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Where Y’Eat: On the Trail of Hidden Gem Restaurants in New Orleans

Buffalo fried oysters at the Munch Factory in New Orleans.
Ian McNulty
Buffalo fried oysters at the Munch Factory in New Orleans.

New Orleans has many restaurants with institutional statue, and bucket list destinations for foodies. Much more numerous, though, are the casual-anytime mom-and-pop restaurants where you can get a great meal for a good price, along with some character of their respective neighborhoods, and from the people who run them too.

Finding such places is so rewarding and part of what fires up the whole ever-swirling conversation about food and restaurants in New Orleans.

Lately, Ive been revisiting some of my favorites of this type, and bringing others for their own first visits. It’s also been an eye-opening reminder of one of the pleasures we get from restaurants: sharing things that bring us joy, and seeing that joy register with others.

One example: the Munch Factory, a family Creole restaurant with a memorable name, an unforgettable gumbo and a location that’s different. It’s inside the clubhouse at the Joseph M. Bartholomew Municipal Golf Course in Gentilly.

Then it was over the river to Plume Algiers, an Indian restaurant just outside of Algiers Point, and still walkable from the ferry. It’s remarkably affordable, easygoing and stands out with dishes drawn from deep regional styles that I’ve not found anywhere else.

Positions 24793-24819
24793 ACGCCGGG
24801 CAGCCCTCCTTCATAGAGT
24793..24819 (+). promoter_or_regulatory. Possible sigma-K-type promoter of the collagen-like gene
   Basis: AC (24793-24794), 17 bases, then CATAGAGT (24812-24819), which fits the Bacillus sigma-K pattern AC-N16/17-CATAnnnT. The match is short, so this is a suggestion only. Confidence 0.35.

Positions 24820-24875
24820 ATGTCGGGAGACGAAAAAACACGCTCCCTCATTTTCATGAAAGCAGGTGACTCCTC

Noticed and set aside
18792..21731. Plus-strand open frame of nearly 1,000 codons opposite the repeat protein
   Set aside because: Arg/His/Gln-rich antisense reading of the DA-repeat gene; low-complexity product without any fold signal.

In the French Quarter, we visited the cocktail destination Manolito for blender drinks that give daiquiris a good name and a surprising rich array of island-influenced food from a tiny kitchen. Manolito just pulled off an expansion that opens a hidden courtyard you’ll want to check out too.

I loved returning to Zimmer’s Seafood, again in Gentilly, for one of my favorite shrimp po-boys, and showing how the maker of its seeded po-boy bread, John Gendusa Bakery, is located right next door, for sourcing that couldn’t be any closer.

Speaking of shrimp, this tour also took in Mr. Shrimp’s Kitchen, a counter in the food court at the Riverwalk Mall for boiled seafood and pasta jambalaya. Where else are you going to find a mall with a seafood boil like this? In the ranks of New Orleans hidden gems, that’s where. It’s another reminder of the rewards of exploring our restaurant scene off the beaten path.

Ian covers food culture and dining in New Orleans through his weekly commentary series Where Y’Eat.